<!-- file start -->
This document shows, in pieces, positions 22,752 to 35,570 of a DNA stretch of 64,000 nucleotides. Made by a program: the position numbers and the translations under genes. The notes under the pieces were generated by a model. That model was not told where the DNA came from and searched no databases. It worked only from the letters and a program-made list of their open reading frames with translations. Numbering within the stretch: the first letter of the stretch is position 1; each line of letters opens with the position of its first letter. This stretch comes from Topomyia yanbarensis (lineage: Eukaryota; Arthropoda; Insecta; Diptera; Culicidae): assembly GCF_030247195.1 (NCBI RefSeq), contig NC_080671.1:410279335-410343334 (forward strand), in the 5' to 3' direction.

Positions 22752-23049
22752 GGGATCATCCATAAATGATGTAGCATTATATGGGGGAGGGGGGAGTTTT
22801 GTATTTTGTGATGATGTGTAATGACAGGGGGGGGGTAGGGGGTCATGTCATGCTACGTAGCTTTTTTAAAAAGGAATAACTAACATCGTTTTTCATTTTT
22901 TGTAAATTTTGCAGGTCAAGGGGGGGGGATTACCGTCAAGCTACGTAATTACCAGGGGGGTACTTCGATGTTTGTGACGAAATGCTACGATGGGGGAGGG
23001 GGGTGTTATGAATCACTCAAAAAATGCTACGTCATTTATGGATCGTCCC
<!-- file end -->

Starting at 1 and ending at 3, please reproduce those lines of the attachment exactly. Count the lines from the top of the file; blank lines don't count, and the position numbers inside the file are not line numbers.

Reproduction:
This document shows, in pieces, positions 22,752 to 35,570 of a DNA stretch of 64,000 nucleotides. Made by a program: the position numbers and the translations under genes. The notes under the pieces were generated by a model. That model was not told where the DNA came from and searched no databases. It worked only from the letters and a program-made list of their open reading frames with translations. Numbering within the stretch: the first letter of the stretch is position 1; each line of letters opens with the position of its first letter. This stretch comes from Topomyia yanbarensis (lineage: Eukaryota; Arthropoda; Insecta; Diptera; Culicidae): assembly GCF_030247195.1 (NCBI RefSeq), contig NC_080671.1:410279335-410343334 (forward strand), in the 5' to 3' direction.

Positions 22752-23049
22752 GGGATCATCCATAAATGATGTAGCATTATATGGGGGAGGGGGGAGTTTT